Softshell Crab Shines On New Day Northwest

June 28, 2024

The Pacific Northwest sees its fair share of crabs. This week, they saw a seasonal treat from the East.

Kaelon Sparks, Executive Chef, Water Grill Bellevue, appeared on Seattle's NBC affiliate, KING5, to share Wild Maryland Softshell Crab from the Chesapeake Bay, Maryland. During the segment, Chef K showcased our product knowledge, relationships with watermen and fishermen, and our seasonal offerings, preparing Softshell Crab on air and sharing information about Wild Pacific Bluefin Tuna.

"When the water starts to get warm, the crabs will start to molt - moving into a larger shell and growing. The watermen (which is what the fishermen for crabs on the East Coast in Maryland are called) will watch the crabs for signs of molting and move them to a little pen for even closer monitoring before it happens. As soon as the blue crabs molt and they're soft, the watermen will pull the crabs from the water to stop a shell from hardening. They’ll then package them up for us."

Chef K also spoke about how great summertime is for seafood, with the waters providing new products with warmer weather and water.

"Summertime is a really tough time to choose one thing that's delicious and coming into season. Just this last week, we got our first batch of Wild Pacific Bluefin Tuna from California. It's just a really delicious, meaty bite. We really love seeing this Bluefin on [the menu].”


Ready to explore what this summer has to offer for seafood lovers? Check out our menus where you can get Wild Maryland Softshell Crab and Wild Pacific Bluefin Tuna.

Wild Maryland Softshell Crab at Water Grill
Wild Pacific Bluefin Tuna at Water Grill

From Head to Fin, Here's Looking At You, Halibut.

March 15, 2024

Beauty is in the eye of the beholder. And, if you’re looking at Pacific Halibut from its good side, it’s a twofer: you’ve got two big eyes staring right back at you.

We think you’re beautiful, Pacific Halibut, and you give us a lot to work with – from head to fin.

Pacific Halibut (Hippoglossus stenolepis) is the world’s largest species of flatfish. One can weigh as much as 500 lbs. and grow up to 8 ft. long. Those big ones are called “barn doors”. The little ones are called “chickens.”

They’re found in the coastal waters from Northern California to Nome, Alaska. Most are caught in the central Gulf of Alaska. As a flatfish, they hang out on the sandy ocean floor, which gets quite dark. It’s an environment that breeds adaptation.

Halibut Illustration NOAA Fisheries

Tell Me About Those Eyes

Pacific Halibut are born swimming like the other kids in school. They look like them too, with an eye on each side of their heads. As they get older, though, their bodies begin to change. One eye migrates to the right side. By the time a halibut is six months old, it’s swimming on its side with both eyes on the top of its body. This puts them in the family of right-eyed flounders. Nearly every halibut falls into this camp. In fact, only one in 20,000 halibut is left-eyed.

The underside of the body is off-white and faces the ocean floor. The other side is a dark olive color, which helps them blend in with the ocean floor to anyone (or anything) looking down from above. It’s on that top side of the body where both eyes reside, keeping an eye out for potential threats while enjoying a steady diet of small fish, crabs, clams, squid and other bottom-dwelling invertebrates.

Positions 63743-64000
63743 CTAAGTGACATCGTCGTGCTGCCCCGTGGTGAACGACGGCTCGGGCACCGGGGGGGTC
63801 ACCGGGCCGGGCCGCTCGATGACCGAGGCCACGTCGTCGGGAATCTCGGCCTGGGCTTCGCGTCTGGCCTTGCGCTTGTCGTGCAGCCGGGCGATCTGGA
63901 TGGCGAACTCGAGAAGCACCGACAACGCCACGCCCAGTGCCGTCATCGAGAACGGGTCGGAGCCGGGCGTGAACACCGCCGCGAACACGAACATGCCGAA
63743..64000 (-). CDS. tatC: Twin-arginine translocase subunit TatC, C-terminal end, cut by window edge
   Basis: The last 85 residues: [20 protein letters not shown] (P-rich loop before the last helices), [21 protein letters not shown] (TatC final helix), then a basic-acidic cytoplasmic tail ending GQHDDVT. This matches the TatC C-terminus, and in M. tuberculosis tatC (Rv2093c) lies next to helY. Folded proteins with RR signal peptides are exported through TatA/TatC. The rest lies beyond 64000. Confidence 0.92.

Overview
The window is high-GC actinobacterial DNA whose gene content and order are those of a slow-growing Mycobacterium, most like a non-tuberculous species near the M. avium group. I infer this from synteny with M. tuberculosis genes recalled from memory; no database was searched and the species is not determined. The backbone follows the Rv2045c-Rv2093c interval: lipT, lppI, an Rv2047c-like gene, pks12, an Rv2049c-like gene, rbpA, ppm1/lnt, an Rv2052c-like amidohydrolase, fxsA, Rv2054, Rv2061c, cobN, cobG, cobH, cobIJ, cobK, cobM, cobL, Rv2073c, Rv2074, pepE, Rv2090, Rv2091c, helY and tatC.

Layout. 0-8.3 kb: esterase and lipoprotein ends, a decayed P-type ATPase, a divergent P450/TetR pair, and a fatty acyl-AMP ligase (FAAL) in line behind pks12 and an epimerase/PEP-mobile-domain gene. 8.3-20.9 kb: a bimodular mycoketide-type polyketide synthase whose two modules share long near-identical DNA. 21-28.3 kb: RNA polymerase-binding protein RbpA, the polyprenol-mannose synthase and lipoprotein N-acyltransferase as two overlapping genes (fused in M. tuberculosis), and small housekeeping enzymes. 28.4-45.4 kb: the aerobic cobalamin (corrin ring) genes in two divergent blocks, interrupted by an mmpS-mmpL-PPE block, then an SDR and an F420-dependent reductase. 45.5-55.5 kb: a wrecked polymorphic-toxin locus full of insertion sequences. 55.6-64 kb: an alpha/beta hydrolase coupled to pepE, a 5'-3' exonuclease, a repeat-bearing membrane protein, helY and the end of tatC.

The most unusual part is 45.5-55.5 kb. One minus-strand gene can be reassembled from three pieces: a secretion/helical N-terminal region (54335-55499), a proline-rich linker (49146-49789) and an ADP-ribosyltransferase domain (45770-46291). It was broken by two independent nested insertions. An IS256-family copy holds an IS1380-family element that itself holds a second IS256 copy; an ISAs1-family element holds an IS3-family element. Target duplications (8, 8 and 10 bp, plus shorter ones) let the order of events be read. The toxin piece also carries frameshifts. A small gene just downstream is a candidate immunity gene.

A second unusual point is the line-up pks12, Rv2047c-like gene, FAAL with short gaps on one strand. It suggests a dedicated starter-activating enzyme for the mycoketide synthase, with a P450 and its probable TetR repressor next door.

Typically, Halibut-catching season runs from mid-March through early November, closing right before the spawning season begins. The females typically spawn at depths of 300 to 1,500 ft. When we get a hold of Pacific Halibut, it’s wild-caught by longlines or hook and line.

Halibut burried in sand
Alex Bairstow/iNaturalist, image courtesy of UCSD

Our Process

We handpick, cut and exclusively supply the highest quality seafood to our restaurants. We leverage more than 75 years of strong relationships to source from local fishermen and lobstermen. For Pacific Halibut, this means partnering with companies such as E&E Foods. They’re experts in Alaska and the North Pacific and have been serving the industry since 1932.


Pacific Halibut is a people and palate pleaser, with a flavor that’s delightfully mild and slightly sweet. It’s a leaner fish, with large white flakes and a firm but tender texture.

We offer several preparations of Pacific Halibut throughout the season at Water Grill, utilizing the whole fish. This includes:

     •Pan Seared Halibut entrée with spring peas, fingerlings, braised leeks and lemon velouté

     •Pan Roasted Halibut Cheeks appetizer with braised fennel and brown butter lemon sauce

     •Miso Marinated Halibut Collar with grilled Okinawan potatoes, pickled bean sprouts and yuzu aioli

     •Roasted Halibut Tail tacos with roasted tomato salsa, pickled mango and soft corn tortillas

Pan-seared Halibut Velouté at Water Grill

Fisheries Management

The Pacific Halibut Fishery is managed by the International Pacific Halibut Commission (IPHC), NOAA Fisheries and the Pacific Fishery Management Council. These agencies work together to set annual quotas and keep the population at a level where it can continue to reproduce and sustain itself. The teamwork extends across the United States and Canada – including the states of Alaska, Washington, Oregon, California and the province of British Columbia.

Map of Halibut Regulatory Areas

Collectively, the Pacific Halibut population has been increasing since 2013 through the active and collaborative fisheries management which has been decreasing catch weight limits year over year.